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Knights of Columbus CEO Carl Anderson
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Supreme Knight: If you’re Catholic, you must not vote for pro-aborts

Lianne Laurence Lianne Laurence Follow Lianne

TORONTO, August 3, 2016 (LifeSiteNews) — Carl Anderson, leader of the Knights of Columbus, told an international gathering of the Catholic men’s organization on Tuesday that abortion is the most significant moral issue in the U.S. presidential race and that Catholics cannot vote for a pro-abortion candidate.

Abortion is “in reality a legal regime that has resulted in more than 40 million deaths,” and not “just another political issue,” Anderson told the more than 2,000 attendees at the annual four-day Supreme Convention in Toronto, as reported by National Catholic Reporter’s David Gibson.

“What political issue could possibly outweigh this human devastation? Abortion is different. Abortion is the killing of the innocent on a massive scale,” Anderson said.

Elected Supreme Knight in 2000 and considered one of the most influential lay Catholics in the Church, the 65-year-old lawyer and father of five is a longtime Republican who has held various positions in the Reagan administration and worked for the late North Carolina Senator Jesse Helms.

“We need to end the political manipulation of Catholic voters by abortion advocates,” he said. “It is time to end the entanglement of Catholic people with abortion killing. It is time to stop creating excuses for voting for pro-abortion politicians.”

“We will never succeed in building a culture of life if we continue to vote for politicians who support a culture of death,” Anderson told the crowd, which included 95 bishops, 11 cardinals, numerous priests, and Knights and their families from across North and Central America, the Caribbean, Africa, Asia and Europe.

Democratic candidate Hillary Clinton is an abortion extremist, and her running mate, Virginia Senator and Catholic Tim Kaine, has consistently signaled he will support the Democrats’ abortion-on-demand policies, despite his stated personal pro-life sympathies.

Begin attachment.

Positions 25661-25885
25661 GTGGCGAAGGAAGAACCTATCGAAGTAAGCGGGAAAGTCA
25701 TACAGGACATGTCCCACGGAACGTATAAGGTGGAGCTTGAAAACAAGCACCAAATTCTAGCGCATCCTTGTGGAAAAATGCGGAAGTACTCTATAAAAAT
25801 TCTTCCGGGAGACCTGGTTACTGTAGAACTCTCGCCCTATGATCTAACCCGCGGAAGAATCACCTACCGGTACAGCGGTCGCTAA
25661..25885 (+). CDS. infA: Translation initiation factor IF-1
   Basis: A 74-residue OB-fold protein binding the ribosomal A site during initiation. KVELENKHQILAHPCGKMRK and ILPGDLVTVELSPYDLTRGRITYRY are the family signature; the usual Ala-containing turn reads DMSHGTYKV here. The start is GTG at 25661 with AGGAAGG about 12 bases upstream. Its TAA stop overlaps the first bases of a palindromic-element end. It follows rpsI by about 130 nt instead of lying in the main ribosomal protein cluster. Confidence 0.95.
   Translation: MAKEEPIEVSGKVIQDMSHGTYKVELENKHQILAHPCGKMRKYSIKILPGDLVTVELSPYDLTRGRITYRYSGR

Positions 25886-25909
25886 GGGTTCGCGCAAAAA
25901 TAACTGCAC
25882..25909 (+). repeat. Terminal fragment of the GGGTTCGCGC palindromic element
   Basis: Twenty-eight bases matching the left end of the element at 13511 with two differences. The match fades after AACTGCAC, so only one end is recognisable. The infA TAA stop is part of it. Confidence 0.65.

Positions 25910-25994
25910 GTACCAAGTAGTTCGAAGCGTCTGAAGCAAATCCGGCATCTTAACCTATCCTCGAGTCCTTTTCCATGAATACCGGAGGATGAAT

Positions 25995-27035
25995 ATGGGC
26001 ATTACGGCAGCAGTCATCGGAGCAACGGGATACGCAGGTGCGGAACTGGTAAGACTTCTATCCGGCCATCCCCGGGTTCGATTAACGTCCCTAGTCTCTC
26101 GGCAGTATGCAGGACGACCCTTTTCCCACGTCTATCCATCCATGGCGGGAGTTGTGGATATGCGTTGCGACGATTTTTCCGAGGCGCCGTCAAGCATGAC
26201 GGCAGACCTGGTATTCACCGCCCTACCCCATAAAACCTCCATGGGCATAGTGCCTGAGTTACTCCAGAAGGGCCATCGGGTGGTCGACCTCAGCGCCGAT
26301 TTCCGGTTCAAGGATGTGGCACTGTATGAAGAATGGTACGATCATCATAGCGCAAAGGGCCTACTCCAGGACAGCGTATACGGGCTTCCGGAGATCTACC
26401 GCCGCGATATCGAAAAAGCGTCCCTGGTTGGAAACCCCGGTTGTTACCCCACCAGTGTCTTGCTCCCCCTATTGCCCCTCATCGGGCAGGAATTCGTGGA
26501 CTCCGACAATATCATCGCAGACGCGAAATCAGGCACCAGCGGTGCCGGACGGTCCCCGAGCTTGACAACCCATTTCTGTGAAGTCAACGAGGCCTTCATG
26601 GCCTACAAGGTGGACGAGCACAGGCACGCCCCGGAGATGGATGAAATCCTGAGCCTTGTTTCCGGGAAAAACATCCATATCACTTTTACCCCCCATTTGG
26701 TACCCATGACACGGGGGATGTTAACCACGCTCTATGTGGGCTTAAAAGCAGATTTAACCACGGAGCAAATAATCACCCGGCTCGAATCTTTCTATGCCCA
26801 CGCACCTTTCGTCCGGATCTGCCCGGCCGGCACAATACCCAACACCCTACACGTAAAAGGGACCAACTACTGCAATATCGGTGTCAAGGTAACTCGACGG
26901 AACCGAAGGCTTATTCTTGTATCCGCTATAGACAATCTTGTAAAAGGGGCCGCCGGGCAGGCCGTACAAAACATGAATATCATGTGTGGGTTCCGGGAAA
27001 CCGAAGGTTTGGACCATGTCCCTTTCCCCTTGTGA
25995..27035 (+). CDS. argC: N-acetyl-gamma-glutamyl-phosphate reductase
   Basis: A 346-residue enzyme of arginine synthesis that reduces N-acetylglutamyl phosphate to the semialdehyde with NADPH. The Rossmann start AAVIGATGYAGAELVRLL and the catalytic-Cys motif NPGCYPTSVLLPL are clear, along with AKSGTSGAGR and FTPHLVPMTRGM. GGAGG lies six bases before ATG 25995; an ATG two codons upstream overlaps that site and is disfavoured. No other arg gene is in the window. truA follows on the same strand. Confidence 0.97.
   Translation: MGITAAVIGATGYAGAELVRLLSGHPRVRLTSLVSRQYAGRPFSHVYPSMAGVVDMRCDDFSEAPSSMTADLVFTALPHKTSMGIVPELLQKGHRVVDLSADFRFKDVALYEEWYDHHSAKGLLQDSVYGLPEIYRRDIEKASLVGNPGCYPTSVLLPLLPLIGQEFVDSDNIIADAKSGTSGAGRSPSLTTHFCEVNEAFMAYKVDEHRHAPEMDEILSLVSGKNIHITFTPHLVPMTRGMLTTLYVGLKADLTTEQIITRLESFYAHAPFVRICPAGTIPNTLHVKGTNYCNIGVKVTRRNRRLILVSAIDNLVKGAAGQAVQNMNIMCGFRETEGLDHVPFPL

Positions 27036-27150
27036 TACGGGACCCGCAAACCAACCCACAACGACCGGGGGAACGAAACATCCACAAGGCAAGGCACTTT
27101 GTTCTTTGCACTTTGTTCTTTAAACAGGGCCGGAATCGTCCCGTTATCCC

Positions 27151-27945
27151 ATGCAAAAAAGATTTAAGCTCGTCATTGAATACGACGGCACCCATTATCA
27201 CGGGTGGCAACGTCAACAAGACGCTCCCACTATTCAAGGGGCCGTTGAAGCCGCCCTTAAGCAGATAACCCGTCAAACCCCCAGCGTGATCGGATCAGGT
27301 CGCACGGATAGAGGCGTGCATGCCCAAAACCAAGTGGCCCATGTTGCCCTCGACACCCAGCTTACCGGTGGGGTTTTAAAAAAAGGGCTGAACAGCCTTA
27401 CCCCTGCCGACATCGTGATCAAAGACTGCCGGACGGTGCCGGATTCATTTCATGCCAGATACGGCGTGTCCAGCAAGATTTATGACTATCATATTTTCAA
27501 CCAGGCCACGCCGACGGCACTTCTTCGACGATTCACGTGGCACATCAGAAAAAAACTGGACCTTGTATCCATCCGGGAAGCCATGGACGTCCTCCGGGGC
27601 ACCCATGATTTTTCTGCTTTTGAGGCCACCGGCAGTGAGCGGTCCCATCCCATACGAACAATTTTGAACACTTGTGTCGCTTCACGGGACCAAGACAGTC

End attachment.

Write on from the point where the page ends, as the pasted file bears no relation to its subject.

Republican candidate Donald Trump, who didn’t mention abortion in his acceptance speech, received mixed reviews from pro-life leaders after a closed door meeting in June, but his running mate, Indiana governor and former Catholic now evangelical Christian Mike Pence, is staunchly pro-life, stating most recently he and Trump will consign Roe v Wade to “the ash heap of history.”

However, a Pew Research Center survey in July found that 56 percent of U.S. Catholics supported Clinton over 39 percent for Trump, with 77 percent of Hispanic Catholics supporting Clinton, noted Gibson in his report.

The Knights of Columbus — who are “huge benefactors to dioceses and charitable causes” — could influence how the abortion issue “will play out in the church” and the campaign, Gibson suggested.

Anderson also spoke of the fraternity’s advocacy and aid to persecuted Christians, particularly those facing genocide in the Middle East.

“Christians there have been tortured, murdered, enslaved and driven into exile,” he said. “Many in the West wanted to look away, but we would not let them.”

Anderson, who last year testified before Congress and at the U.N. on the need for American and international support for Christians and other persecuted religious minorities in the Middle East, reiterated this in his annual report to the convention.

“In Iraq, Syria and neighboring countries, Christians and other religious minorities are facing extinction,” he said.

“Many receive no support from their governments or from the United Nations. They have had to rely on their fellow Christians and they have been able to rely on the Knights of Columbus,” added Anderson, in a reference to the Christians at Risk initiative.

“Since 2014, we have raised more than $11 million for Christian refugees. And that money has been a lifeline.”

Anderson reported the organization had achieved record levels of charity last year, donating $175 million and 73.5 million hours of volunteer service.

Knights will soon number two million men around the world, with marked growth in Ukraine, Poland, and Lithuania.

In referring to the convention theme “A Light to the Nations,” Anderson noted the Knights are uniquely placed to answer Pope Francis’ question in Amoris Laetitia as to who will help strengthen marriages and families.

“What we do in our families and parishes will change the history of the Catholic Church in our communities,” pointed out the author of a 2008 bestseller: A Civilization of Love: What Every Catholic Can Do to Transform the World.

“And it will help ensure the future of those parishes. The strong right arm of the Catholic Church must also be the strong right arm of our parish church. Today, this is what it means to be a light to the nations.”

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